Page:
If I expressed to a friend “I want you to teach me this skill, here is some time allotted to me and you spending time together, use it however you please”, I wouldn’t feel manipulated or upset about any of this.
Don’t shoot the dog is an awesome book.
Not that anyone here has ever used Fiverr exactly like this...
A simple sigle act of rebellion (punching the expert) might, at best result in ‘start the experiment while I go get some ice, man, wtf is up with that guard’ or maybe ‘lets do it tomorrow’.
I think that the AN explosions are often preceeded by this conversation:
Intern: “Whoa that’s a lot of AN in a pile, are you sure it’s safe to have an explosive stored like that? Don’t best practices say we should store it in separate containers below a particular critical size?”
Boss “But then I can’t store it in a giant silo that’s easy to load an arbitrary quantity onto trucks from.” / “But space here in the hold/special shipping warehouse is at a premium, all that empty space is expensive. It’ll be fiiiine, besides that best practice is dumb anyway, everyone knows it’s only explosive if u mix it with fuel oil or whatever, it’ll be fine”
Intern: “What if there’s a fire?”
Boss” “The fire department will have it under control, it’s just fertilizer. Besides, that one fire last year was a fluke, it won’t happen again”
AN itself is an explosive (it contains a fuel and an oxider in the chemical structure), but is too insensitive to use as such. Like many explosives, temperature and pressure affect its sensitivity significantly. Critically, AN is an insulator, and with enough heat, will chemically degrade exothermically. So, in a big enough, hot enough, pile of AN, some of the AN in the middle is decomposing, the pile is trapping the heat, and making the pile that much hotter.
The best guesses I’ve seen for how the disasters develop involve that hot spot eventually getting hot enough, confined enough, and mixed with the degradation products of AN enough that it goes boom, and the explosion propagates through the entire hot, somewhat confined/compressed pile, creating impressive scenes like the one in Beirut.
The West, Texas explosion happened within a month of the Boston bombing. It killed more people, destroyed more property, and was completely preventable. The surviving boston bomber is in prison, nobody who made the decisions at the fertilizer plant suffered any consequences.
I think I’m the only one who found that confusing.
How dare you suggest that fearless Fauci deserves a punch in the nose from a red-capped brigand!
No fire or proper structural means of keeping it in small enough buckets could prevent disasters like texas city, west, texas; and beirut: https://pubmed.ncbi.nlm.nih.gov/26547622/
The tagging system reminds me of Archive of Our Own and the tag-wranglers.
It couls take off with some blockchain for buzz, like maybe a distributed ledger system for karma?
What’s the math on the ‘default unvaccinated’ treatment plan of
get a covid test if sick
if test is positive, treat with fluvoxamine and regeneron mabs?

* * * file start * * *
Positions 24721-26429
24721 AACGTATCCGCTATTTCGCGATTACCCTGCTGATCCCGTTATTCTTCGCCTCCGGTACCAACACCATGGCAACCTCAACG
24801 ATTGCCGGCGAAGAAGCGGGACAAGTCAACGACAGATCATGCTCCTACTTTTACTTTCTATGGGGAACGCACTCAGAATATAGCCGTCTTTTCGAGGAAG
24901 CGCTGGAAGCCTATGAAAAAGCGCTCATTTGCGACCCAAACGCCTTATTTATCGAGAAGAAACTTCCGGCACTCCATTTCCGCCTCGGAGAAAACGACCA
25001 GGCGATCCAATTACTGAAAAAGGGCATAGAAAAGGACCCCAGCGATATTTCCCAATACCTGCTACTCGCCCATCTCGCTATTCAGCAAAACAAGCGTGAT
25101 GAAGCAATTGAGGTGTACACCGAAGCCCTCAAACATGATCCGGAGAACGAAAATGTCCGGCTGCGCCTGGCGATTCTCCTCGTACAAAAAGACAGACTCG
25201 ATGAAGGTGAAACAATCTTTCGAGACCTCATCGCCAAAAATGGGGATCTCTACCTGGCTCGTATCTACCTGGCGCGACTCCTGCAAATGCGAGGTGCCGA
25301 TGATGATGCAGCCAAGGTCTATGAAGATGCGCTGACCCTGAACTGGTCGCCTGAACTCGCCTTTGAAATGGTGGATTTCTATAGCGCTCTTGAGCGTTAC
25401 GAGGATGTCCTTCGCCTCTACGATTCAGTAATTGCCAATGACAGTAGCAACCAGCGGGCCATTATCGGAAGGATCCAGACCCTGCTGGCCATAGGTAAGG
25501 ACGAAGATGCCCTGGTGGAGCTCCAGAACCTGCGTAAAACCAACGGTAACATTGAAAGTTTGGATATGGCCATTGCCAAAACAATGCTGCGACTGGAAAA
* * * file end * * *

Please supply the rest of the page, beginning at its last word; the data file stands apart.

Is there a point where the ‘reduced vaccine effectiveness’ curve crosses that default treatment?
Obviously a vaccinated person could do that protocol in addition to the vaccine, so this isn’t a true comparison.
I really like the analogy in the OP, but no mention of paternity assurance or anxiety about infectious disease in the OP is confusing. The first, and to a lesser extent, the second seem to be some the primary drivers for long term monogamy.
I assert that now that paternity tests are available, and it’s theoretically possible for the state to easily care for a new human, monogamy in the form of marital restrictions on women’s sexuality, and obligatory paternal investment into children are probably both functionally obsolete, but persist because culture tends to be sticky.
Personally, I found that sexual jealousy is pointless, though I prefer deep longer term bonding instead of short term sexual relationships, someone having STIs (all of which are preventable/treatable) is an indication of irresponsibility that probably means that a relationship with me won’t last, and for entirely emotional reasons, and I would attempt to raise/be involved with any child who is genetically mine (but will avoid a child of a partner which is not). Unbundling the other stuff massively improved my life, I have great platonic relationships with people I’m (glad to) not having sex with anymore, and great sexual relationships with people with whom I wouldn’t be able to live with and don’t share any hobbies/other interests. I recommend it.
I pay my taxes, so child poverty and poor education shouldn’t be a thing in my community (even though it is)
Ataraxia and Aponia.
If the eudaimonic state is unavailable, or likely to become unavailable in the future, determine what obstacles exist to achieving it, and conquer that obstacle, maintain a eudaimonic state while doing so if possible.
Thanks go to: https://en.m.wikipedia.org/wiki/Epicurus
It has been fun so far
Demon is chaotic evil, cannot directly influence events, and has no direct knowledge of the situation. The demon doesn’t know which side actually summoned him. Therefore, advice should literally be random.
Thank you for the detailed response! I used it for learning knot tying. It seemed to work, wanted to know if anyone else had tried it for anything like that.
Did you get IRB approval for these human studies on children?
Are you familiar with Direct Instruction, which is reminiscent of the Mennonite school?
Have you ever tried SRS for muscle memory?
Thank you for educating me.
Existing approaches to toxoids like aflatoxin and ricin use specially built molecules where something immunoreactive is modified to be bonded to an antigen. A peptide vaccine that doesn’t require the chemistry would be pretty cool.
The vaccine for morphine works the same way. The immune system recognizes the opiate pharmacophore and binds to it, so that opiates don’t bind to their receptors and therefore, heroin rats don’t get high.
I’ve always wondered if it could be used for organic fungal toxins and other common airborne hazards
Aldous Huxley’s introduction to the unfinished ‘Hopousia’ by JD Unwin was always inspiring, I can’t come up with a good block quote to leave here, but if you’re into utopias, you might like it. I haven’t gone and read the rest of the book, so maybe as far as forwards go, it isn’t so great.